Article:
News reports have raised the spectre of a second wave of deaths in Britain from variant Creutzfeldt-Jakob Disease vCJD as a result of people, overwhelmingly young adults, having consumed meat or meat products from cattle infected with Bovine Spongiform Encephalopathy (BSE), or Mad Cow Disease.
The first case of BSE was in Britain in 1984. It was associated with the growing practice of recycling the corpses of dead farm animals in the production of protein cattle feed. A similar disease in sheep had been recognised for many years. It is thought that the prion agent which causes the disease in sheep, Scrapie, had been able to jump the species barrier and infect cattle as well—the result of recycling animal remains in the production of cattle protein pellets.
The British Conservative government of the time strenuously denied the possibility of the disease passing to human beings. However, in 1992, 18-year-old Stephen Churchill became the first to be diagnosed with the human form of the disease. He died in 1995, and in 1996 the Tory government was forced to admit humans could become infected as a result of BSE in cattle.
BSE and its human form are a result of the action of prion protein. Prions occur naturally in the body, but there exists an abnormal form which has a different shape. If this abnormal form is introduced into the body of an animal or human, such as by ingestion, it can cause other normal prions to change shape in a kind of chain reaction process. This causes the prion protein molecules to clump in the brain and leads to holes developing in the brain tissue. The result is ever increasing loss of brain function leading to death.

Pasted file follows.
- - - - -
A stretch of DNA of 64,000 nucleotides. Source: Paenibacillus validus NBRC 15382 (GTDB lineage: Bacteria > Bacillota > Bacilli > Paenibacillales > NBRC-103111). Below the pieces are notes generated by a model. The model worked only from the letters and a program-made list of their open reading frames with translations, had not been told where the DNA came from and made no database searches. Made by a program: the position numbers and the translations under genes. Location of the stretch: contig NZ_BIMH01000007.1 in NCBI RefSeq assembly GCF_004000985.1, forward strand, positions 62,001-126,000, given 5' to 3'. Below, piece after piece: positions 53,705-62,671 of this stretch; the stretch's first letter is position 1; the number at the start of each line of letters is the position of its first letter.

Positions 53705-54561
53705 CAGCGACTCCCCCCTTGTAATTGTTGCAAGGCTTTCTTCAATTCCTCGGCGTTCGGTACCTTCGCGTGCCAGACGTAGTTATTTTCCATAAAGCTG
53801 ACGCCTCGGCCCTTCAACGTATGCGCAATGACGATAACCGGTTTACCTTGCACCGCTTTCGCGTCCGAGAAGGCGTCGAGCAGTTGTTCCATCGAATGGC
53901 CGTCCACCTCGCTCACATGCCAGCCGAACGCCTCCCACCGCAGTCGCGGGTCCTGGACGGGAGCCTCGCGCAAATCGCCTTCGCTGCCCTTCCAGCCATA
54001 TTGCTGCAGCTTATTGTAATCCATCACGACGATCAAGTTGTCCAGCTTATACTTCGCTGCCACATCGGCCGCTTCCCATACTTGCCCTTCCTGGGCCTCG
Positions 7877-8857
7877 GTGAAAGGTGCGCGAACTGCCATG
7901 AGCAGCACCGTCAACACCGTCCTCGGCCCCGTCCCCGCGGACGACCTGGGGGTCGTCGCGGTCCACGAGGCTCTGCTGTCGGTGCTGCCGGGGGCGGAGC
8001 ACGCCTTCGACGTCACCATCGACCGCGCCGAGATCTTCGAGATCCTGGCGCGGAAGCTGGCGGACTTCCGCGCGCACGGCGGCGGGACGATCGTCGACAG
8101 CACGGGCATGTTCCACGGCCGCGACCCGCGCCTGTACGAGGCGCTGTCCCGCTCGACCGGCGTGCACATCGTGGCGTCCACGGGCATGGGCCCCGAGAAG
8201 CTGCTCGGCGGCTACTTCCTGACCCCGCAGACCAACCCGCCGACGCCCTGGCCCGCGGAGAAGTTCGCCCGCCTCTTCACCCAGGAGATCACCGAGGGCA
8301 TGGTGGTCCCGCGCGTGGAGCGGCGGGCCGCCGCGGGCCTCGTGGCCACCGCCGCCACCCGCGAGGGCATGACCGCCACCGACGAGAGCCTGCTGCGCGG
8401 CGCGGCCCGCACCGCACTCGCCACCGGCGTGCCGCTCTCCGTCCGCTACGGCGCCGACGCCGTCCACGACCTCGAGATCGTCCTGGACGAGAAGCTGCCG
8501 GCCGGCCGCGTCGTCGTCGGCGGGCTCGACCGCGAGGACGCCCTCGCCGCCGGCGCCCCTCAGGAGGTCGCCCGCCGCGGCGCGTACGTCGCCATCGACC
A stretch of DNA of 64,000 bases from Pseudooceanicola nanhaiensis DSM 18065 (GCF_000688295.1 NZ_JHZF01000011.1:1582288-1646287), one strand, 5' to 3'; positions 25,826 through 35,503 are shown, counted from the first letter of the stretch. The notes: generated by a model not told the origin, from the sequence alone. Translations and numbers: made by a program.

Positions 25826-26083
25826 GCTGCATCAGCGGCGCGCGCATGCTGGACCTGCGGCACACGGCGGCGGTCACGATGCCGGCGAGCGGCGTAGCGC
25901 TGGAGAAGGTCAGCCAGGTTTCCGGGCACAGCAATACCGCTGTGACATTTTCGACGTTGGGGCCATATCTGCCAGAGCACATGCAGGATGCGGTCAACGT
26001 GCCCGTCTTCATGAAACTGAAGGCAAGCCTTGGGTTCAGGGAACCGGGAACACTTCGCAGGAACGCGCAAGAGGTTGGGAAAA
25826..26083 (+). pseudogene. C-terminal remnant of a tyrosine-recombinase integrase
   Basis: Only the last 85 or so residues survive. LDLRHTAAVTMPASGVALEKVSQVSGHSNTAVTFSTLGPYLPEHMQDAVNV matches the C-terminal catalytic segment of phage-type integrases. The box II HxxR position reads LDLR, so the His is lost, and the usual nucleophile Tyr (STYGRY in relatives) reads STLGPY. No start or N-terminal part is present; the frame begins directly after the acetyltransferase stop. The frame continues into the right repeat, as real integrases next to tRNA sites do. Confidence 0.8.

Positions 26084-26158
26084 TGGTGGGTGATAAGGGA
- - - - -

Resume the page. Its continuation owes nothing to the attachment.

The majority of cases of the disease have occurred in Britain. Over 160 have now died from vCJD. Outside of Britain, there have been around 20 deaths in France and a handful of cases in other countries. The number in Britain dying from the disease peaked in the year 2000 when 28 cases were recorded. The last few years have seen the number of deaths decline to single digits.
Prion protein production in the bodies of humans and animals is controlled by a particular gene. To date those humans that have died from vCJD have had a particular genetic makeup. Such gene types are classed as MM, comprising up to 42 percent of the population, with 47 percent of the population having so-called MV genes and the remaining 11 percent having what is called a VV genetic makeup.
The current news reports concern a young man diagnosed as having vCJD but with genes of the MV type. If the diagnosis of vCJD is confirmed (this can only be done by invasive procedures such as brain biopsy) his will be the first case to occur outside the MM genetic group.
Interviewed on the BBC Newsnight programme, the chairman of the government's Spongiform Encephalopathy Advisory Committee (SEAC), Professor Chris Higgins, said if this new case was confirmed to be from the MV genetic cohort, it could signal a new wave of cases. He estimated the numbers dying could be between 50 and 350.
The programme made the point that in Britain most of the adult population was exposed to the disease, through the food chain. Professor John Collinge of the Institute of Neurology has stated that around one in a thousand may be silent carriers of the disease. This poses a possible danger of transferring the disease by blood transfusion.